Ho. Turner (1948–2012) was a German artist who embraced
the European echoes of the hippie movement, psychedelic drugs,
Tibetan mysticism, shamanism, and the creative possibilities
that early 1980s consumer technology offered in image and
sound. His work consists of photographs, micro-edition Copy Art
magazines, mail-art letters and postcards, and electronic music,
which he used in audiovisual performances, or released in small
handmade cassette editions.
Turner bought a ‘professional’ synthesizer and a drum machine,
but also worked with small mono cassette recorders and multiple
Walkman players that he could take outside and record sounds
with. He was a member of the short-lived German art band NASA,
who had appeared on stage alongside the likes of Abwärts and
Einstürzende Neubauten in 1980 — using only portable cassette
recorders. Most of his audio work was produced in his tiny apart-
ment/lab space, by mixing together layers of sound via speakers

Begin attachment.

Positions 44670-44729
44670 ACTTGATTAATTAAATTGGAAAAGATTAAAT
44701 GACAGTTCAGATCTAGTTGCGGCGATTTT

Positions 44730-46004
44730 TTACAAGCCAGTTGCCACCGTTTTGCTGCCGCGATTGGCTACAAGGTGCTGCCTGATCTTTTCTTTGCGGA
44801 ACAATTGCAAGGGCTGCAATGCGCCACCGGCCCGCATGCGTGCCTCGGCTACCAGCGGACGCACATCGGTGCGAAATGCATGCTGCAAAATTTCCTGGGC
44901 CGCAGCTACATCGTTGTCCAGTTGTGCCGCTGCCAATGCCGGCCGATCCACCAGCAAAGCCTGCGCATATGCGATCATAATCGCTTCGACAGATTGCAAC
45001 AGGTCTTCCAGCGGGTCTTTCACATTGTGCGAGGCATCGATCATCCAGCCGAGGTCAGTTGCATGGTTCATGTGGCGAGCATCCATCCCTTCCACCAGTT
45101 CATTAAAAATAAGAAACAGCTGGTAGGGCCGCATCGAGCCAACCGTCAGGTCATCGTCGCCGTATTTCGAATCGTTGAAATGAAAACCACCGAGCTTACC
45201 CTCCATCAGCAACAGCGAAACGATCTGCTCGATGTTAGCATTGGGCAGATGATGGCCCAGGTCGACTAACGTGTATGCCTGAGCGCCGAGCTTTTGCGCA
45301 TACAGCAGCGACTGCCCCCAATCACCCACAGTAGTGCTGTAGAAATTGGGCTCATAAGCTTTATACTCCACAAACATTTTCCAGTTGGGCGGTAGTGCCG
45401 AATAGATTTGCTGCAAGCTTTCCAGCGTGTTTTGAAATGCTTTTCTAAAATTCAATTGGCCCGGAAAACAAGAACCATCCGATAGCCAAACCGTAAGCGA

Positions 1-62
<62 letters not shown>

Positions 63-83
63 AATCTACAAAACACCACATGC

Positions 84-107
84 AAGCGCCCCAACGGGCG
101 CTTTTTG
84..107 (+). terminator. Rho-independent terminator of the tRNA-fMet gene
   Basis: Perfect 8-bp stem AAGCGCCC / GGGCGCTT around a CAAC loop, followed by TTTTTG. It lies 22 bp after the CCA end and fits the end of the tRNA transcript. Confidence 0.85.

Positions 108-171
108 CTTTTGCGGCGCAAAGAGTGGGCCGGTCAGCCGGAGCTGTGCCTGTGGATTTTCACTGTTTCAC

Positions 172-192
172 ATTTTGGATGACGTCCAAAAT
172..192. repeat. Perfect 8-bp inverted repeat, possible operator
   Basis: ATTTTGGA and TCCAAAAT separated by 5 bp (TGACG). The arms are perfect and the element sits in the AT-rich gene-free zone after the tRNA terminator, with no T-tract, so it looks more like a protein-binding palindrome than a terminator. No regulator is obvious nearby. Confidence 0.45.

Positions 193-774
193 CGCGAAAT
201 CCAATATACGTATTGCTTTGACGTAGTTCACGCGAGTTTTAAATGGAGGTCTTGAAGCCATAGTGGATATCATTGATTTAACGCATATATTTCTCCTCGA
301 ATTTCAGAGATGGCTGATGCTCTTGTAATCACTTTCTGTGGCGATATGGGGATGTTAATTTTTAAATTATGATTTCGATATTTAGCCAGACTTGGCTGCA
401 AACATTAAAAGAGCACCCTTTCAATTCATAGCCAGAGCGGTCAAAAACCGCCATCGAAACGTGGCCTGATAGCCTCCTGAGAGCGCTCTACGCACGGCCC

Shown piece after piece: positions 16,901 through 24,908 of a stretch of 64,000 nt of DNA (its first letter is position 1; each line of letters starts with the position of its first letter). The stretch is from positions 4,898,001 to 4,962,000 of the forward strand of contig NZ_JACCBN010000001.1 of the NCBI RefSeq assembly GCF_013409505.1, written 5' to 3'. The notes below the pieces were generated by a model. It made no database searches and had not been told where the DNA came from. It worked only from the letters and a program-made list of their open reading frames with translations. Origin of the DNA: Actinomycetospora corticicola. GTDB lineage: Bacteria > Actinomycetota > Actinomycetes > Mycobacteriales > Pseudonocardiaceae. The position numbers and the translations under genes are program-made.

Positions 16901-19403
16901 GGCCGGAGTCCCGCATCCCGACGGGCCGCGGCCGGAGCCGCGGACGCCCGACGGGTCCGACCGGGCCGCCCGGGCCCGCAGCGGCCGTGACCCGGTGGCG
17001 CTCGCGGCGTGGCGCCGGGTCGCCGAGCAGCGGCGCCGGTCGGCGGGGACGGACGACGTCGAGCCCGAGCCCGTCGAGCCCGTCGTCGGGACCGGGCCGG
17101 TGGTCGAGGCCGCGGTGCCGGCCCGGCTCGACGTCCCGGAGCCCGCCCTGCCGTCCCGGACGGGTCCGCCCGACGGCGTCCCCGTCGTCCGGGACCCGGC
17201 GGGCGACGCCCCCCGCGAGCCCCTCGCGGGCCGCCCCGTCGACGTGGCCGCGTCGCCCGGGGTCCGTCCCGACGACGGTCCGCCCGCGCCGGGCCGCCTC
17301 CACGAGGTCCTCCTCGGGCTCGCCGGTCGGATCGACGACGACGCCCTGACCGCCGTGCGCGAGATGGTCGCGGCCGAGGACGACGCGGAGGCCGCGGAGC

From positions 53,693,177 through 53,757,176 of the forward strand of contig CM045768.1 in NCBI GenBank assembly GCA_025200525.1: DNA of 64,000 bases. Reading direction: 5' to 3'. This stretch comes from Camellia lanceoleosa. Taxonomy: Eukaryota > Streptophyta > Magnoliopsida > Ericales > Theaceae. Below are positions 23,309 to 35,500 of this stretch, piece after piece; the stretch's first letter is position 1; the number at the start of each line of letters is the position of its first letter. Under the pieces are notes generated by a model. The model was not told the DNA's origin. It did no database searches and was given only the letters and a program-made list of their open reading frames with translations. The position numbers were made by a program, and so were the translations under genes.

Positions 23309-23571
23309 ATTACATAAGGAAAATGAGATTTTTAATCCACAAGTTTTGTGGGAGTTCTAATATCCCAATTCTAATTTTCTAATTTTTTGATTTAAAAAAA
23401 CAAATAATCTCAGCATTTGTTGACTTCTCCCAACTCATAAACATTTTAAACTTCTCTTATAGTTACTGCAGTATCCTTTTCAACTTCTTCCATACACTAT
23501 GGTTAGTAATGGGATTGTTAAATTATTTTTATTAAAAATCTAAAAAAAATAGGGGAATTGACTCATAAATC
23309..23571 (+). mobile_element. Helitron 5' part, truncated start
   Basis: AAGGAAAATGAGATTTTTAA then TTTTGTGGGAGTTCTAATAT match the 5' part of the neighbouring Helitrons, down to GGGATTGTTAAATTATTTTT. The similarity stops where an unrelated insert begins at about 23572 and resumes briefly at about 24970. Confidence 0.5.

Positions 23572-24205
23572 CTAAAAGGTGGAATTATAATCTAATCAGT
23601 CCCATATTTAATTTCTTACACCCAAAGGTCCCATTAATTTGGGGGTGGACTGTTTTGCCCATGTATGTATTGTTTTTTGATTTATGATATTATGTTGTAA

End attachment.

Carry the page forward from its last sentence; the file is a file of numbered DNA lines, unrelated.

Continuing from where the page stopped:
and re-recording them with a mono microphone. In performance,
he created densely collaged audiovisual spaces that played with
effects of pseudo-synchronicity.
Turner never owned a mixing desk, and his recording equipment
was rudimentary at best. All his sound works were produced from
around 1979 till 1990. At the end of this period he suffered from
increasing hearing loss. A hearing aid was found in the box which
contained his cassettes, but it seems to have not been used much.
Around 175 cassettes (from C5 to C90), many of them copies or
different mixes of similar material remain.
is a mix of short tracks that offers a glimpse into the time and
sonic space in which Ho. Turner operated. Edited and produced
by Marc Behrens for Entr’acte, 2014.
Out of print
Ho. Turner, on stage with NASA, early 1980s